Ask a question about League or Riot, and we’ll try to answer it. Answers go live every other Thursday at 1:30 pm (PT)
Do you plan to do a visual update on older champions? Not a rework, like Warwick and Galio, but just appearance upgrades for champs that look outdated (like Amumu, Anivia, and Volibear)?
While this may change in the future, the current answer is no. The Champion Update team does have the resources to do design, art, and narrative changes to champions. When it comes to our old champions, they generally can be improved in all three areas (as we can always improve over time). Since many of our older champions need changes to design, art, and narrative — as opposed to just a visual tune-up — it makes sense to do all three at once.
Focusing on all three also increases the quality and scale of our updates. Some design changes require art changes, some art changes require narrative changes, and so on. By doing a full update we can change what we need to in order to bring the champion up to modern standards. If we limit it to just art, it puts a lot of constraints on what we can accomplish and how much we can truly upgrade. A pure VU on Warwick, for example, would have still not looked or felt like a modern Zaun champion.
Another reason is that in the past when we did pure VUs, many players actually didn’t even notice them. For example, when we did the small gameplay update to Miss Fortune during the Marksmen Roster update, we actually got a lot of feedback from player surveys that they thought the VU we gave her for that update was awesome. Most players didn’t even realize we did the VU to Miss Fortune months before that. By packaging together art, narrative, and design, the update has a much bigger impact.
This does mean that upgrades are slower, and that some players may end up waiting a while for their main to get attention, which we understand can feel less than ideal. At the moment, however, we feel like focusing on these bigger updates is going to be more beneficial over the long-term.
Would you ever consider making ARAM more competitive? For example: Unlocking all champions in ARAM, or creating a ranked ARAM queue?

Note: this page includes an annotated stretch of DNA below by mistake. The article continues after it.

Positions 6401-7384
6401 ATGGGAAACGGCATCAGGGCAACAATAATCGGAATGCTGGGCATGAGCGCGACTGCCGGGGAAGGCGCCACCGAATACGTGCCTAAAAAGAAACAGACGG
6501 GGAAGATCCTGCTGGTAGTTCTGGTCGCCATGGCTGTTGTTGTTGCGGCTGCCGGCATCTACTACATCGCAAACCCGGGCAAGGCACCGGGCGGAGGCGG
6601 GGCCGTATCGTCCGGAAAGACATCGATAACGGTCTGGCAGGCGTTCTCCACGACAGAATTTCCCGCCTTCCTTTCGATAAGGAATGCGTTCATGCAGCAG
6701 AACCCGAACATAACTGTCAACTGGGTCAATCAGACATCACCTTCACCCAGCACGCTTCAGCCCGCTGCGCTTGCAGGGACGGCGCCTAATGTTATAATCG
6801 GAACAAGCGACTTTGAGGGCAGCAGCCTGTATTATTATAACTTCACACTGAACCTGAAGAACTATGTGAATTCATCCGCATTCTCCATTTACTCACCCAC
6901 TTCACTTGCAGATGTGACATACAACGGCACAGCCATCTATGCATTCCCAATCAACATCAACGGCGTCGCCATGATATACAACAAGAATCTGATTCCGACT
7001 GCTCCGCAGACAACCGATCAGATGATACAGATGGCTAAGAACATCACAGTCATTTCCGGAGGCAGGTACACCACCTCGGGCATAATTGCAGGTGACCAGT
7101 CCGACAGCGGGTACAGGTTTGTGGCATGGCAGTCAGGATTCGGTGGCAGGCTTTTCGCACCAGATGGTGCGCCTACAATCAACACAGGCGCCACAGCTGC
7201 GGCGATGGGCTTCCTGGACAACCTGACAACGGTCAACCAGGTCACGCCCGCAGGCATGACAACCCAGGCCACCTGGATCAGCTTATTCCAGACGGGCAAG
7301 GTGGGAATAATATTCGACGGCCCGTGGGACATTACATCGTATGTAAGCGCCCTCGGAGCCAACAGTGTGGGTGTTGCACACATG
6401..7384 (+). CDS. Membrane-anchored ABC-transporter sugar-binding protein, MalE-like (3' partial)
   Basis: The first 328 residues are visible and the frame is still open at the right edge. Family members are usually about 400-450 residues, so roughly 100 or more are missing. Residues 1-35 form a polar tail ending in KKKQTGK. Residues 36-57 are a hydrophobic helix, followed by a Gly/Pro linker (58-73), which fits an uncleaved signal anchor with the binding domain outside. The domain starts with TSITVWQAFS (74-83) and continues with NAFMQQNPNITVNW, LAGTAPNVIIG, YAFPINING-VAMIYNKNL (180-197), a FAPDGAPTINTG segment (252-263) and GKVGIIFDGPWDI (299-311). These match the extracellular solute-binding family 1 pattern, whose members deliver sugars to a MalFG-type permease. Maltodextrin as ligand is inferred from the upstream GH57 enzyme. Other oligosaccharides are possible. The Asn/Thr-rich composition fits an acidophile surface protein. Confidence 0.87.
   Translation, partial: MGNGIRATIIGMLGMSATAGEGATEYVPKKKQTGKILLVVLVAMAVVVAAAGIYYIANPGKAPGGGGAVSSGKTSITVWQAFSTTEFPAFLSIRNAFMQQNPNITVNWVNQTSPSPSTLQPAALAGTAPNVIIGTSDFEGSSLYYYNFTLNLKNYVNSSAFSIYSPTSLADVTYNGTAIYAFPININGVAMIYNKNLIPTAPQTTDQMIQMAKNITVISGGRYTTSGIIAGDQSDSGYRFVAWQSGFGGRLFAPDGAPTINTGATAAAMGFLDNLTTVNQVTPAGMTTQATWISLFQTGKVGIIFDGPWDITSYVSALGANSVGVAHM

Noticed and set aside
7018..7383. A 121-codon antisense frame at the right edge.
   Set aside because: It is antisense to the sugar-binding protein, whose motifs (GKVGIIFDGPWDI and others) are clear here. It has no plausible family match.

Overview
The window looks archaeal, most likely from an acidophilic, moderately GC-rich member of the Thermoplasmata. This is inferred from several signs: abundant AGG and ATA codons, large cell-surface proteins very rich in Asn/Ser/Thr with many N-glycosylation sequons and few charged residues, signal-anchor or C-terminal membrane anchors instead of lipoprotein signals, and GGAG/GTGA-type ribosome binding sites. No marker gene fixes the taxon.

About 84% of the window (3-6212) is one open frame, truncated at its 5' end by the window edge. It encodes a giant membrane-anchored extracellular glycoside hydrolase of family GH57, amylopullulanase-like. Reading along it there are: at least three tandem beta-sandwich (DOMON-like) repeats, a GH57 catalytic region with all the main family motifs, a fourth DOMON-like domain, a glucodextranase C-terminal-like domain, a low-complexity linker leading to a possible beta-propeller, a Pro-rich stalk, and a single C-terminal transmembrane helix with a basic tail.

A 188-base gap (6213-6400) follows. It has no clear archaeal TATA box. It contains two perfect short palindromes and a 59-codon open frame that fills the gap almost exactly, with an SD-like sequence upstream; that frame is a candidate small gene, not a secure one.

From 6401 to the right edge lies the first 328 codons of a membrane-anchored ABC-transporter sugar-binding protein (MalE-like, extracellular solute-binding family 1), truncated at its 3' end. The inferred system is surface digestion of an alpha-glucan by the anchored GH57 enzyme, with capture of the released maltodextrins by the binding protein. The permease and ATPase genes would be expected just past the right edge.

I want to preface this by saying we have no immediate large-scale plans to change ARAM, so don’t look for this to show up in one of the next patches. But I can speak a little bit about the kinds of design discussions we have about ARAM.
Overall, the game mode is popular and the queue is healthy (meaning enough players are participating that the wait for a game isn’t long), so we don’t want to do too much that might have the risk of making ARAM less popular.
That said, we don’t think the way champion assignment is working out has aged well. We aren’t fans of the ARAM accounts that some players make in order to have a more limited champion pool, since that kind of defeats the purpose. So we do discuss whether we should have the pool apply not just to owned and free champions, but to all champions (or maybe even a large subset of all champions that we cycle through over time).
Additionally, ARAM really isn’t filling the player need of having a way to play League with a shorter game length. ARAM can be short, but it can also be very long, and I’m not sure those long games really feel epic as much as just endless. ARAM can lack decisive moments that can push the game to a close. We’d love to see ARAMs that more reliably last 20-30 minutes, if we can do that without compromising the game overall.
We know there are some champions whose mechanics don’t really port over to Howling Abyss since they are designed with the Summoner’s Rift map in mind. We’re generally okay with this, because the ARAM mode in general will probably always favor some champions over others, but we do try to take steps for champions that are just ridiculously broken – Bard for instance.
It’s because of the random element that I’m not sure it makes sense to ever offer a ranked mode of ARAM. It just might be really frustrating to keep coming up with champions with whom you aren’t really familiar and lose important games, like promos. On the other hand, if we add more reroll mechanics and other systems to let you get a champion you want, then that kind of undermines the whole idea of being dealt a champion at random. It may be that the heart of ARAM just isn’t suited for ranked play without compromising what ARAM is.